Mile 12: the market Lagos would have loved to hate
It is noisy. It stinks. It is a traffic hell generator. It is a gunpowder keg of ethnic inferno. (It exploded, recently, killing about a dozen people.) But it is a cool cash cow: a vibrant money spinner, which some analysts exaggeratedly suggest, could even make the economy of not-so-endowed African countries blush. Reason, perhaps, that barely a week after it closed the popular Mile 12 market in Ketu, the Lagos State government was forced to reverse its anger.
“The re-opening was as a result of the outcome of the stakeholders’ meeting held between the market men and women, traditional leaders in the Agiliti and Maidan communities, residents and Community Development Association (CDA),” said Steve Ayorinde, Commissioner for Information and Strategy, in a statement. According to Ayorinde, the meeting had both been satisfactory and had secured the cooperation of all interested parties involved in the market’s operations.
Body language experts monitoring the motions of Governor Akinwunmi Ambode might have sworn the market was gone for good, concluding the helmsman had finally found a loophole to actualise an idea the state government had tinkered with for years: relocate the sweet nuisance. Even the traders believed this was it. But body language, like all languages, can be quite unpredictable, especially when stakes are high.
While the market was shut, an interesting drama was unfolding elsewhere. Like a wife thrown out of the house in the middle of the night by a furious husband, the traders had sought refuge with one of Lagos’ cousins, who lived next door – Ogun State. Did the neighbour attempt any games with his kinsman’s spouse?
Unable, perhaps, to resist the tempting voluptuousness of the lady, the Ogun State government began to spew promises from both sides of the mouth. At Kara market, along Lagos-Ibadan Expressway, where the traders had moved in with livestock sellers, Governor Ibikunle Amosun paid them a visit, and vowed to provide a convenient space for their activities. Three days later, the traders had, all to themselves, 300 hectares of land at Ogere! There were also talks of “new market complex”, “boreholes”, “secure and healthy environment”, “modern market fitted with a fire service station”, “modern stalls”, “a police station”, and “other services”!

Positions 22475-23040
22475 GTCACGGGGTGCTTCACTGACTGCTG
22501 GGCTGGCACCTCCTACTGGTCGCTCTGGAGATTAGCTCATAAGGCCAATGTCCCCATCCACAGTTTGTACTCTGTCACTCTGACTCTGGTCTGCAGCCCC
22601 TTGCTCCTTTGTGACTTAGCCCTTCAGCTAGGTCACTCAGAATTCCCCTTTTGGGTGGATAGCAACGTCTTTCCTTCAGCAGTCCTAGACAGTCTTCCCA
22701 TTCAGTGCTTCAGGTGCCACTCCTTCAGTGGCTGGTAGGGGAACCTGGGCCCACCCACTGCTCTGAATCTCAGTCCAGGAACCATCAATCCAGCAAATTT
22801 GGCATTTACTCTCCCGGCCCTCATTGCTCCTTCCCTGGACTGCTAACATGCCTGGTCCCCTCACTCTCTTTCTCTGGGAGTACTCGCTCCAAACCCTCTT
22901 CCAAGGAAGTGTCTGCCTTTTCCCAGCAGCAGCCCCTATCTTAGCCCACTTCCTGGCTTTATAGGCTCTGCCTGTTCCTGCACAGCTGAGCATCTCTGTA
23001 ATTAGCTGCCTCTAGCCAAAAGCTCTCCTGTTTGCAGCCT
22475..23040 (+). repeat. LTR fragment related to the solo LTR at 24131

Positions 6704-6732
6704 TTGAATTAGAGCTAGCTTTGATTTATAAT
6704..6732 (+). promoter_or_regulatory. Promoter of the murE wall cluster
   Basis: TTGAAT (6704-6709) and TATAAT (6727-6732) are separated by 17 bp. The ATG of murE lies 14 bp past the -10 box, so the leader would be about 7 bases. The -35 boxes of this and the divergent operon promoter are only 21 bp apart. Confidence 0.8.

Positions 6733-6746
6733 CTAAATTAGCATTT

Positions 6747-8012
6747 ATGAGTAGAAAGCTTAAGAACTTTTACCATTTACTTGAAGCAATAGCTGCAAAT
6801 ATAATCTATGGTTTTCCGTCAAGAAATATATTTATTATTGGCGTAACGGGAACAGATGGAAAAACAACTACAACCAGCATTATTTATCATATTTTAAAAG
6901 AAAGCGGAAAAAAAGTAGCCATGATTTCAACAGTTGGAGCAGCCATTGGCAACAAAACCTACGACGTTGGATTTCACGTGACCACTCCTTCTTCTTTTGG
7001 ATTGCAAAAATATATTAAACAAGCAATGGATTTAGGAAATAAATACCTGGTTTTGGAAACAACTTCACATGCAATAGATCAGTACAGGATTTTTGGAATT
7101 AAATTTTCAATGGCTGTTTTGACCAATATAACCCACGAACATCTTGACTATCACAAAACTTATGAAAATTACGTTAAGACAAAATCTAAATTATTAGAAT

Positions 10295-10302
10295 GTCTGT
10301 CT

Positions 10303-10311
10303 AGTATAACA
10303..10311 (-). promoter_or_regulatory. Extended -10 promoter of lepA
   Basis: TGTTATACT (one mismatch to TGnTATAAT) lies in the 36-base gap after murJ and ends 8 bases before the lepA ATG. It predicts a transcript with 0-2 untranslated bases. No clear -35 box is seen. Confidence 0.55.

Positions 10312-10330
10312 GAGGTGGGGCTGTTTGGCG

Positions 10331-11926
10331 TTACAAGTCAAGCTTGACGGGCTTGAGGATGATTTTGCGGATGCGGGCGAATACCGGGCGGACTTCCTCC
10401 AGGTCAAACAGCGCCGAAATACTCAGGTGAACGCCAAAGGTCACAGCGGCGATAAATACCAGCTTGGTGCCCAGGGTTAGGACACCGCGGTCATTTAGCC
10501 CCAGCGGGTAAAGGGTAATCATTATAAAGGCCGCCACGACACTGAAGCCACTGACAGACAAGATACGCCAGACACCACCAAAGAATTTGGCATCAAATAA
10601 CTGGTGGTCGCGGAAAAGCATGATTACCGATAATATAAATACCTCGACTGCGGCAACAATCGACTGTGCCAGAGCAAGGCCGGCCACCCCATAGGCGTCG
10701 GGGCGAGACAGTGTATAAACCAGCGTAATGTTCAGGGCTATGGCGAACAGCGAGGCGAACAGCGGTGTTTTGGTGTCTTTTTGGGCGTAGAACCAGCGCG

Twenty-four hours after the traders arrived Ogere, Lagos State announced it had re-opened Mile 12 market.
The Guardian visited Ogere market on Thursday. Though bulldozers had cleared the place, there were no physical structures yet; only makeshift stalls made from bamboo and palm fronds. But for two boreholes, yet to be put to use, other infrastructure promised by the Ogun State government had not yet materialised. Could a slow down have hit Ogun’s bid to rehabilitate the traders?
As buying and selling went on, market leaders were seen busy allocating plots to the traders. Though, the magnitude of business in the market cannot be compared to that of Mile 12, some of the traders said they are nevertheless satisfied with the new location, a place they claimed would immune them from discrimination.
The Guardian observed that the setting was organised, having motor parks and roads, keys to taming congestion and disorderliness.
One of the traders, Abdullahi Ibrahim (Small Ghaji) said work is ongoing at the site. According to him, the traders are optimistic the Ogun government would fulfill all its promises on developing the market.
Ibrahim said many of his fellow traders have returned to Mile 12. But he explained that this was only to ensure the sale of stocks they already had before the clash erupted.
“We are selling goods better than our friends that returned to Lagos. We prefer this place to Mile 12. Here, we have enough space to display our items; the vehicles bringing them have space enough to park. We don’t need to go back to Lagos because all that we need, including buyers, are trooping here daily. Many people have decided not to return because of fear that anything could still happen. There, in Mile 12, we didn’t have enough space to operate like we do here,” said Ibrahim.